One of the big things we wanted to do on our recent haul out was to switch from ablative to hard bottom paint. We had always used hard paint on our previous boat, Que Tal, but had decided to use ablative on Barefoot Gal for a couple of reasons:
- When we first bought Barefoot Gal, we thought we were only going to cruise six months a year. Ablative paint is still good when a boat is re-launched after being stored for several months; hard paint isn’t.
- After scraping many years of hard paint from Barefoot Gal’s hull, we were determined not to do that again.
The Reasons for Changing
After four and a half years with ablative paint, it was clear that it just wasn’t doing it’s job to keep the bottom free of growth. In the fall of 2014, we’d put on 3 coats of Hydrocoat SR. Fall of 2015, two more. Spring of 2017, one of Micron 66. Throughout that time, we’d had have the bottom cleaned every three to four weeks . . . and it could be argued that just before each of the repaintings, two weeks would really have been better.
The idea behind ablative paint is that it wears off slightly as you travel through the water, so fresh paint is always being exposed and the barnacles and other growth never get a real start. While ablative paint is marketed for cruising boats, I’ve come to realize that it’s really better for commercial boats that run every day and at higher speeds.
We weren’t on the move every day, and our top speed on a really good day is maybe 7 knots through the water. Consequently, we were having to clean the bottom frequently. Ablative paint is soft and comes off just as easily (maybe more so!) when cleaning it as when moving. Every time we cleaned the bottom, we lost more bottom paint and made the situation just that much worse in the long run. Basically, a downhill spiral.
We were pretty certain that we wanted to switch to hard paint, but asked our bottom cleaners (Derek and Chris of Obsessive-Compulsive Divers in Boot Key Harbor) what they were seeing among the boats they clean. Derek was blunt: “Hard paint is definitely better; ablative just doesn’t hold up. By far the best we’re seeing is Trinidad.”
Changing wouldn’t be cheap, but we decided to do it. Sticking with ablative and paying $100 every few weeks for a bottom cleaning (or spending a day doing it ourselves) wasn’t cheap either. Based on Derek’s advice, and the experience of my podcast co-host Nica Waters and also Behan Gifford of Sailing Totem, we decided to go with Trinidad SR.
How to Change from Ablative to Hard Bottom Paint
The basic issue in switching from ablative to hard paint is that the ablative paint can still try to wear away under the hard paint and will take the hard layers with it. If there are years of ablative paint build up, the recommendation is to soda blast the hull back to gelcoat. But soda blasting is expensive — around here, in the neighborhood of $3,000 for a boat the size of Barefoot Gal. And that’s in addition to the cost of the haul out, the paint and the labor. Another option would be to sand back to gelcoat, but around here that’s more expensive than soda blasting.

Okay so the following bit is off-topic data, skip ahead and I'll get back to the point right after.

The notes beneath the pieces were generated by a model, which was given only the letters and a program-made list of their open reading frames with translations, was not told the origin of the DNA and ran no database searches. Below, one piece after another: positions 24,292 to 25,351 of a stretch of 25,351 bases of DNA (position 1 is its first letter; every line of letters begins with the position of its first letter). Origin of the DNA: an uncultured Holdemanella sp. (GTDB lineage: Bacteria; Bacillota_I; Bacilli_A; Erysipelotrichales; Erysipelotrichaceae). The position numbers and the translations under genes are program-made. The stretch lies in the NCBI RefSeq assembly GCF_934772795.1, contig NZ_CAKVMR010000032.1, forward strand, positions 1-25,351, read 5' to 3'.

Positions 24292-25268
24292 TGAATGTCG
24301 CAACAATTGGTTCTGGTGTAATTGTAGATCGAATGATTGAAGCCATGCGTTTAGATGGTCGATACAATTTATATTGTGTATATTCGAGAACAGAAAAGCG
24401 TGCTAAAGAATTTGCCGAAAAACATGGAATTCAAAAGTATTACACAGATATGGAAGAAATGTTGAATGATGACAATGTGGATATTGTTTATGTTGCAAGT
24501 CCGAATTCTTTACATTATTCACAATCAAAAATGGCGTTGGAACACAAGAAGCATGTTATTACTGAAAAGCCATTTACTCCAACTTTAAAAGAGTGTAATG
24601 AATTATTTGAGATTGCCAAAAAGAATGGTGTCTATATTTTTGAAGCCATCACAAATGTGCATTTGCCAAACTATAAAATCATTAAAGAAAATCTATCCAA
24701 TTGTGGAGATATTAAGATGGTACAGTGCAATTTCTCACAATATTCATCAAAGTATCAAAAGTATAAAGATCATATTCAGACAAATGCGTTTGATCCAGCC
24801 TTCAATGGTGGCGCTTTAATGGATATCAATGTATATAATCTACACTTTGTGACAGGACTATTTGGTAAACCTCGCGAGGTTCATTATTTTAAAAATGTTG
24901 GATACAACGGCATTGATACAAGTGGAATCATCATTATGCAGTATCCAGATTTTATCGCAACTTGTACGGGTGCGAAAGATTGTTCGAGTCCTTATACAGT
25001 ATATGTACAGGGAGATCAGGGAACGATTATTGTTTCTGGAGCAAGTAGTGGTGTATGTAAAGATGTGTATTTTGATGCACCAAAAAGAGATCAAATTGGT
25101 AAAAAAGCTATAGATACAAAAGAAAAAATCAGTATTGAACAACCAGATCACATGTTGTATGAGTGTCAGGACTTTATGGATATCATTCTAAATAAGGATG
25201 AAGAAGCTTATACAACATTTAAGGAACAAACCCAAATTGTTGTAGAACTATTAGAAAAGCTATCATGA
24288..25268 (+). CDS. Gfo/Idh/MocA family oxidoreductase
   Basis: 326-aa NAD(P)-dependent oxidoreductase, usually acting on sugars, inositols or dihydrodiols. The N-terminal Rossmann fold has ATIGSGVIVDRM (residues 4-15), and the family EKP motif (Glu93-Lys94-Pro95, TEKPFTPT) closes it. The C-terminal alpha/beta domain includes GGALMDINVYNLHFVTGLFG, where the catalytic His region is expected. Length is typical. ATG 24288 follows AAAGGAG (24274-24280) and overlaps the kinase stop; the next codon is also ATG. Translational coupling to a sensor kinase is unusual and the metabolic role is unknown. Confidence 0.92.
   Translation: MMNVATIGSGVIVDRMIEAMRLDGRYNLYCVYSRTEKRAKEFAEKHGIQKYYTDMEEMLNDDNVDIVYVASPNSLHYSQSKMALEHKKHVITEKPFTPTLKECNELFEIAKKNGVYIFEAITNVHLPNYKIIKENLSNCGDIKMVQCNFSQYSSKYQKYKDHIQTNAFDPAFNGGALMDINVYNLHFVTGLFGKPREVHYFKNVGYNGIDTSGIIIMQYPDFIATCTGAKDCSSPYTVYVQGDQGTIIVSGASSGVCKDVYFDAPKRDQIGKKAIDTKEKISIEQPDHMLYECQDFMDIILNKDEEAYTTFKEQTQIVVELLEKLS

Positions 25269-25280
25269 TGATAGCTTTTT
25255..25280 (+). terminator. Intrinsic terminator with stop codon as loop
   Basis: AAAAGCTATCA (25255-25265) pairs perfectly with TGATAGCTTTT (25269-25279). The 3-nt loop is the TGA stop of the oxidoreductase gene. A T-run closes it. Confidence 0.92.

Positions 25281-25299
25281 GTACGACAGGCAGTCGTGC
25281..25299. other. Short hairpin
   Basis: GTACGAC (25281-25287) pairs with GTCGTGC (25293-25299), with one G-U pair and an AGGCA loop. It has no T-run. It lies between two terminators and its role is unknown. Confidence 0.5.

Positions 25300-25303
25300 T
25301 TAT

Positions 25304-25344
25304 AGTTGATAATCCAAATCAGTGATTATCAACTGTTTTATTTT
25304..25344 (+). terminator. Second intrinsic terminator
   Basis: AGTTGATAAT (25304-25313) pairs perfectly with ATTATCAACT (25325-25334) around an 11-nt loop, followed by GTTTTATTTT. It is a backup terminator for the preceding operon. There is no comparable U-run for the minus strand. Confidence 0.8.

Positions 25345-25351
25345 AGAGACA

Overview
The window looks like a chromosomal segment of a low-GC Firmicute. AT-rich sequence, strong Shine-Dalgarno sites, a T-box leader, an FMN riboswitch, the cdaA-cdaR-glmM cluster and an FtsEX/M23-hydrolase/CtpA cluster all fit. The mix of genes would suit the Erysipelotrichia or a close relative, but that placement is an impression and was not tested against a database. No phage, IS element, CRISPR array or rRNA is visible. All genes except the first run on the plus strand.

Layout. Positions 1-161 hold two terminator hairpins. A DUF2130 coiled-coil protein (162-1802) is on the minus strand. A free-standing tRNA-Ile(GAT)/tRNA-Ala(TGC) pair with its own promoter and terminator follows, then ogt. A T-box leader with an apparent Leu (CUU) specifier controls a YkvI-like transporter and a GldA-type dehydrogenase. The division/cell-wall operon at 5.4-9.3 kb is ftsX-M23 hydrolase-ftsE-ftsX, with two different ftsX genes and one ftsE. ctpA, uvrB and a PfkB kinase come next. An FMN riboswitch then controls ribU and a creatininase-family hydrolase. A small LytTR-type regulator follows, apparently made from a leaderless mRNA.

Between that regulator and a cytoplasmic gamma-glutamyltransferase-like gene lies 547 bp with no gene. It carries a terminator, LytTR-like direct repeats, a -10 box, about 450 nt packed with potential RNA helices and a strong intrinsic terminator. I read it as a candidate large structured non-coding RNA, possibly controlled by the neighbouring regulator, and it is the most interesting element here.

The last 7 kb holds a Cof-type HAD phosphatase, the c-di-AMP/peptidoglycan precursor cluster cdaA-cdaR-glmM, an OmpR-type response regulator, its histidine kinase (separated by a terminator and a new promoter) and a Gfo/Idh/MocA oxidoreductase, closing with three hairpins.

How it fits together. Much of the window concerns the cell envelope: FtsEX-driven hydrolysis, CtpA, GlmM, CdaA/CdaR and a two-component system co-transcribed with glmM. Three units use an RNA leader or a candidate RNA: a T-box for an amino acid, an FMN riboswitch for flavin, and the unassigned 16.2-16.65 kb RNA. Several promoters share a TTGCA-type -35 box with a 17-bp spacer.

We had only had six coats of ablative paint on the boat since we had taken it to bare gelcoat. And to be honest, much of that was gone. A good pressure washing at the haul out would take off even more. We were hopeful that we could get by with a less expensive prep.
We opted to have the bottom aggressively pressure washed, and then heavily sanded to remove as much of the old paint as was reasonable — but that did not take it all the way back to gelcoat except in high-wear areas. Then we had Pettit Tie Coat applied to the whole bottom. The first coat of bottom paint — in our case, Trinidad SR — is applied while the Tie Coat is still tacky so that there is a chemical bonding between the two.
Tie Coat is used between two materials that otherwise wouldn’t bond well. It is extremely “sticky” paint that bonds to nearly anything. The extra sanding and Tie Coat application cost us about $1,000 (again, in addition to the regular haul, pressure wash, paint and labor charges).
Not cheap, but better than soda blasting. And if the bottom job lasts two years instead of one, and if we don’t have to have the bottom cleaned as often, we might just be money ahead. (We normally haul out and repaint every year but did not in 2018 due to Hurricane Irma — boatyards simply didn’t have space for us).
I don’t want to give the impression that using Tie Coat instead of removing the old paint will work for everyone. In fact, Pettit’s technical support recommended that even with the little bit of ablative paint we had on the boat, we should have it soda blasted in order to get the best possible adhesion. They definitely said that if we had more than 8 coats of paint or if it was peeling or cracking off at all, it needed to be gotten rid of.
We know that we’re taking a risk with doing it the way we did. We might have made a mistake and “wasted” $1,000 instead of saving $2,000. But that’s how things work in the real world. We do the best we can with imperfect information. We made a decision and will see how it plays out over the next couple of years.Some links above (including all Amazon links) are affiliate links, meaning that I earn from qualifying purchases. Learn more.